Traversing Shibuya means getting down and dirty with its eclectic fare. As you’d expect, there are shops available to upgrade your gear. Addictively, this gear can gain additional ranks over time, adding a welcome extra customization suite into the game’s lively mix. It’s beyond the conventional equipment dives that Tokyo springs to life: restaurants, bookstores, and more are equally inviting and all blend into NEO‘s mostly-harmonious leveling system. Several times throughout my adventure I was surprised by how in-depth these shop-based systems can go.

I distinctly recall baby boomers claiming millennials are penniless due to an addiction to avocado toast. As a millennial, I plead the fifth.

The World Ends with You made quick work of the Nintendo DS’ dual-screen technology. Combat was appropriately frantic as players swiped the screen to trigger certain actions. One of the more contentious reasons some fans feared we’d never see a console-based sequel is the lack of such controls beyond the DS and its 3DS successor hardware. I’m impressed with Square Enix’s ability to maintain a similar rhythm with traditional controllers.

You’ll quickly become accustomed to the concept of “pins,” all-powerful little gadgets that affect a character’s inner traits, attack types, and even their elements. As the game goes on, you’ll unlock an assortment of new pins. They’re able to evolve over time after a fashion, and the key to battlefield victory often rests in understanding the synergy that pins between your party can provide. It’s a bit akin to deckbuilding with a tried-and-true “gotta catch ’em all” flavor.

If there is a qualitative arena NEO: The World Ends with You fails to succeed in, it’s keeping things fresh across the course of the campaign. I’ve seen more than a few harsher reviews, from harsh critics and more modest-minded players alike, lamenting the game’s doldrums. These momentum-nuking affairs commonly occur with the same setup: Rindo has a vision of something going horribly wrong, the day proceeds apace, Rindo’s vision comes true, and time travel gives him a second chance to amend the ordeal and progress to the next day.

It’s a nifty notion. It’s just that it happens several times too many. After the first few instances, an air of predictability pervades it all, and some players may be left wondering what it was all for. It’s bad enough that I can genuinely see this being a make-or-break for people whose gaming time is especially limited, but it never threw me off entirely.

Get used to seeing this.

An argument can also be made that NEO feels less personal than its predecessor. Shibuya’s size is a double-edged sword; for all its splendor, Rindo never quite connects with its denizens the same way TWEWY‘s Neku did. It’s not a huge flaw, at least not to me, but it does cause a few narrative moments to fall flat on their face by comparison. I’m not sure I’d say the main party gels as well as Neku’s, either, but it’s by no means for lack of trying. Nagi could have used a real arc rather than merely reacting to her friends but beyond that grievance, the character writing is solid if unspectacular.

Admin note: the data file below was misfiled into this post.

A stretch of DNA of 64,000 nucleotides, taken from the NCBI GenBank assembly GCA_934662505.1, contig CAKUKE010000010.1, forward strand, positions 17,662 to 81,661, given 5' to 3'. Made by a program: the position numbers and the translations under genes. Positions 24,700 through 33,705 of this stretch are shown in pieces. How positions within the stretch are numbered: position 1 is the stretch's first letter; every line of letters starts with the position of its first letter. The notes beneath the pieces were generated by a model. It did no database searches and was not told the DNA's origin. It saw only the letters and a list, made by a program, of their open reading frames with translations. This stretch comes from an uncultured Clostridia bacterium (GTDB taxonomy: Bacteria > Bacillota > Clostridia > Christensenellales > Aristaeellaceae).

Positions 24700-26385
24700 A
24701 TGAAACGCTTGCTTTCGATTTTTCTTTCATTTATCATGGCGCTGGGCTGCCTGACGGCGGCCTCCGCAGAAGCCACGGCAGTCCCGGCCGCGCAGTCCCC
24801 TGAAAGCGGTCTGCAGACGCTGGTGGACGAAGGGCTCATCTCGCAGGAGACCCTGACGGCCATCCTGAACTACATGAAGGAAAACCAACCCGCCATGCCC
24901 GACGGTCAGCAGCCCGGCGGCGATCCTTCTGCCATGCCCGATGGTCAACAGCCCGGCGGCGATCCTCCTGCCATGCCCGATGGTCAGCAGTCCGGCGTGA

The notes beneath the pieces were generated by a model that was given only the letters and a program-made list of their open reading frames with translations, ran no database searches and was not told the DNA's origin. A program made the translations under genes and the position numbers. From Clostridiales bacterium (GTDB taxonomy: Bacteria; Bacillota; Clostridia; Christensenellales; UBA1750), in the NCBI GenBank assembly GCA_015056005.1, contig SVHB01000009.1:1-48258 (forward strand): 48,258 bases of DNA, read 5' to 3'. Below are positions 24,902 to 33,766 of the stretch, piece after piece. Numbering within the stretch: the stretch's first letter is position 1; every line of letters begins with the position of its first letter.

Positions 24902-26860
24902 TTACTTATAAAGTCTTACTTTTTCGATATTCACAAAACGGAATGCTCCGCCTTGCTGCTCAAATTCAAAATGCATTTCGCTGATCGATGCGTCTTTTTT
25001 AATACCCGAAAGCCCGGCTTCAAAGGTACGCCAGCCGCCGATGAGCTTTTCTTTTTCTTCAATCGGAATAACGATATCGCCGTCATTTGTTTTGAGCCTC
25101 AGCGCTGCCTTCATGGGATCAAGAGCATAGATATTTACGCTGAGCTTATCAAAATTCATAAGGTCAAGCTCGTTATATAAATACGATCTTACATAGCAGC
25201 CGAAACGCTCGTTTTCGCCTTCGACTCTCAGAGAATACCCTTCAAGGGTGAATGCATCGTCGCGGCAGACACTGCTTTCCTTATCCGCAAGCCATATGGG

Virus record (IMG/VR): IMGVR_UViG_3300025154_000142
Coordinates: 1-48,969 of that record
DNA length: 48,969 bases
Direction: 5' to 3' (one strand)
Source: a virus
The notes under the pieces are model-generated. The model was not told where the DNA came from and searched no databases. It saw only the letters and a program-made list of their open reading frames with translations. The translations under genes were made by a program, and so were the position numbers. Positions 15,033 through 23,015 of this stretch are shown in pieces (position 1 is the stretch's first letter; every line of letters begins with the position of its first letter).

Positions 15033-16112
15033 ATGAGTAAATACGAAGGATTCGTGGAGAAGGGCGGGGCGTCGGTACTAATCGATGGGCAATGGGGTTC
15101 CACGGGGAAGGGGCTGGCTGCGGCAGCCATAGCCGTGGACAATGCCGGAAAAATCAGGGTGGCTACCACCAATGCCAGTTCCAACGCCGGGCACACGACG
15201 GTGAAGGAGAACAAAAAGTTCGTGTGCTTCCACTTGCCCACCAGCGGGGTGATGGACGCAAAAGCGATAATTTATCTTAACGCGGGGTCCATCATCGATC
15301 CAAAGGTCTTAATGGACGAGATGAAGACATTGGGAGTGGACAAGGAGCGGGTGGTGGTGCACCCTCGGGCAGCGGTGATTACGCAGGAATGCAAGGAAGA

Returning composer Takeharu Ishimoto infuses NEO with everything fans could conceivably except, perhaps, for a few more original tracks. The soundtrack broadens as the story continues, and many of Ishimoto’s remixes of his original TWEWY tracks are phenomenal. In fact, there’s truly nothing bad to be said about a single track, old or new; I just wish we had more of the new, even at the potential expense of the old.

Some folks can’t help but scroll to the bottom of every review they read and then work their way through from the beginning thereafter, so if you’re here at the final paragraph wondering what it all means, NEO: The World Ends with You is a worthy sequel that’s mostly worth the ludicrously long wait. There are warts, but there is plenty of beauty to behold. The story hits similarly lofty beats and the gameplay is terrific. Thankfully, a Spotify release of the soundtrack just recently dropped. It’s smart, it’s funny, and it’s chock full of fashionable attire. It’s also periodically weakened by stale sequences that ought to have been revamped. The major characters can’t quite compete with Neku and his gang, but there’s plenty to love from their rivals. NEO: The World Ends with You is a welcome return to the Reapers’ Game.

Version tested: PlayStation 4

NEO: The World Ends with You (PS4) Demo Version


About the Author

Quinton O'Connor My cat shares her name with a popular Fire Emblem character, but Square Enix remains my OTP. You may have seen my contributions on other sites, but I enjoy writing reviews here more than anyplace else. Send tips and curry to @QuintonWrites.